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Consumer sentiment drops to lowest level in almost 6 years as Brexit deadline looms

The KBC Consumer Sentiment Index has fallen to 75.3% in September from 77.2% in August.

Image: Shutterstock/Yulia Grigoryeva

CONSUMER SENTIMENT HAS dropped to its lowest level in almost six years ahead of the looming Brexit deadline of 31 October. 

The KBC Consumer Sentiment Index has fallen to 75.3% in September from 77.2% in August. 

While the drop in confidence in September was notably smaller than in either of the two months previous, it was still sufficient to push the sentiment reading to its lowest level in nearly six years. 

The last time the Index was lower than at present was in November 2013 when it stood at 71%. 

The decline in Irish consumer sentiment in September stands in contrast to modest monthly improvements in similar confidence indicators elsewhere, according to KBC’s chief economist Austin Hughes. 

In the US, consumer sentiment partly reversed a significant drop seen in the August reading.

For the Euro area as a whole, the rise in consumer confidence in September marginally exceeded the drop recorded in August.

Even in the UK, consumer confidence edged higher in September, led by in perceptions of household finances. 

unnamed Source: KBC

The contrast between September 2019 sentiment readings for Ireland and elsewhere seems to reflect two related factors, according to Hughes.

Firstly, in terms of the factors influencing confidence among Irish consumers at present, it seems that Brexit concerns are not the main issue, they are the only issue, he said.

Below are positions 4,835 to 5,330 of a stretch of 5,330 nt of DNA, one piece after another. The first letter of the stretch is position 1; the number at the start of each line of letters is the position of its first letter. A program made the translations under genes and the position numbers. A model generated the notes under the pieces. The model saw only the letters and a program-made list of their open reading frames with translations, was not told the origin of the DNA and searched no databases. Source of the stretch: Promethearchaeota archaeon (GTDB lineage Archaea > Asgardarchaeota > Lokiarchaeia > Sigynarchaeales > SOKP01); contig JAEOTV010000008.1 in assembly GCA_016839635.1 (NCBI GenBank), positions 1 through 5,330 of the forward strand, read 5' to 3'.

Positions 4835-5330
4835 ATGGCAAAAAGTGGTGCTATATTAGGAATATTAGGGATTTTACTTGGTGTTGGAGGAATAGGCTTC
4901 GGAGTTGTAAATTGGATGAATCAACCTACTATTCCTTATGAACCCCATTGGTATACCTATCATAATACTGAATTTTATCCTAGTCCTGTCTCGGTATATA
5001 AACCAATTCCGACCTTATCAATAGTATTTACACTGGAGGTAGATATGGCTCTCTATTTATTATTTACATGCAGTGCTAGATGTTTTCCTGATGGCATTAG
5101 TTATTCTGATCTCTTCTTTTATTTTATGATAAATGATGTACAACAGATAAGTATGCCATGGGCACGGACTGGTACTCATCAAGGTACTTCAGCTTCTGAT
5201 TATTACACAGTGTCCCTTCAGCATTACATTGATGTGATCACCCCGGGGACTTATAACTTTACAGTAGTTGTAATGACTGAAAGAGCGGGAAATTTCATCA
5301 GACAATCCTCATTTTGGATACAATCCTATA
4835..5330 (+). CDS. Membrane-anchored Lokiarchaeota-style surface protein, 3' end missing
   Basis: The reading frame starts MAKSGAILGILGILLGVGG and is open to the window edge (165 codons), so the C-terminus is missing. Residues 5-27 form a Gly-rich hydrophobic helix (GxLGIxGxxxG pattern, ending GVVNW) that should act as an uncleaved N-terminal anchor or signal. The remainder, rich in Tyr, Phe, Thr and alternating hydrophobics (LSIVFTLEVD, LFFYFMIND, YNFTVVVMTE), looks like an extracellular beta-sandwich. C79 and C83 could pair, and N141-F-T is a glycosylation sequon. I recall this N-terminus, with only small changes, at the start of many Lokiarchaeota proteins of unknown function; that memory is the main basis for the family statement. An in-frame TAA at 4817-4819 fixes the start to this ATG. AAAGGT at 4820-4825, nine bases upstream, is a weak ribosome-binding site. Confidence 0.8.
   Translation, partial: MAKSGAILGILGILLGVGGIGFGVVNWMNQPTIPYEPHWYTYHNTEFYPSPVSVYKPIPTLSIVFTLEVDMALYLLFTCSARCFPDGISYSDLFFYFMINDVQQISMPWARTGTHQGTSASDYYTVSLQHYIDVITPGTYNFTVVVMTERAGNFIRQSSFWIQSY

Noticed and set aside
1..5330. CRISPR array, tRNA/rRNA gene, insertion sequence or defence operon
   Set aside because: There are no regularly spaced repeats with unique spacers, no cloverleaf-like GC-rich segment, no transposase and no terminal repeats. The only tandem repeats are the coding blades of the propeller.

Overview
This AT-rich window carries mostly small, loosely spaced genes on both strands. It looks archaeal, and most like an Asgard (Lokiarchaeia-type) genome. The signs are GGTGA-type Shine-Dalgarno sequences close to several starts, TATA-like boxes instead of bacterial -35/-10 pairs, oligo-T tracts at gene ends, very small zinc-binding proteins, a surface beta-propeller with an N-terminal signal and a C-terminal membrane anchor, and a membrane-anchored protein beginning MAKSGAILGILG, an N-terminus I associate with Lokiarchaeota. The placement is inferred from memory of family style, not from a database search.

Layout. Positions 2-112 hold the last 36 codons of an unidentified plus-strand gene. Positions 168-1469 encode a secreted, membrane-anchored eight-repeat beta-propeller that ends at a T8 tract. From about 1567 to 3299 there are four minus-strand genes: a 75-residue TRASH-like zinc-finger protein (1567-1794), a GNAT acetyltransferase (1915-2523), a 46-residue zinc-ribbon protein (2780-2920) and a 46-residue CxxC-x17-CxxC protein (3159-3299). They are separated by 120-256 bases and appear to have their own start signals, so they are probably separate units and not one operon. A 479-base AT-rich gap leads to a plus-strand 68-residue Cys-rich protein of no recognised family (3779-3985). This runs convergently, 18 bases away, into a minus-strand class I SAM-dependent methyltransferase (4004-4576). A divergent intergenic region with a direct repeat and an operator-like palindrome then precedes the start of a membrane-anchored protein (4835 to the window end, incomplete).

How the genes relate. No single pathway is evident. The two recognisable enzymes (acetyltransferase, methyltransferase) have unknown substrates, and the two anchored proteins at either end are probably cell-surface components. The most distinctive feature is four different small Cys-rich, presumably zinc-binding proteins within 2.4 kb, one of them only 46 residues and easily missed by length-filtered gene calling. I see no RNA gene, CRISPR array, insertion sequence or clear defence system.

Secondly, he said unlike their counterparts in other countries where the mood of consumers is being buffeted by uncertainty, Irish consumers appear now to be almost exclusively on downside risks. 

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Four of the five main components of the KBC Irish consumer sentiment were lower in September than in August. 

The only element to improve was consumers’ assessment of the buying climate which rose marginally.

“Whether Irish consumer sentiment has now reached peak Brexit gloom depends how still volatile political conditions in the UK develop and how related decisions translate into economic outcomes in the months ahead,” Hughes said.

“This implies Irish consumer sentiment and the broader Irish economy may be approaching a pivot point that will see sentiment and spending growth deviate materially from their current paths and either rise or fall markedly depending on the course Brexit takes and the response of Irish and EU policymakers.”

The KBC Consumer Sentiment Survey is conducted monthly with a nationally representative sample of 1,000 adults. 

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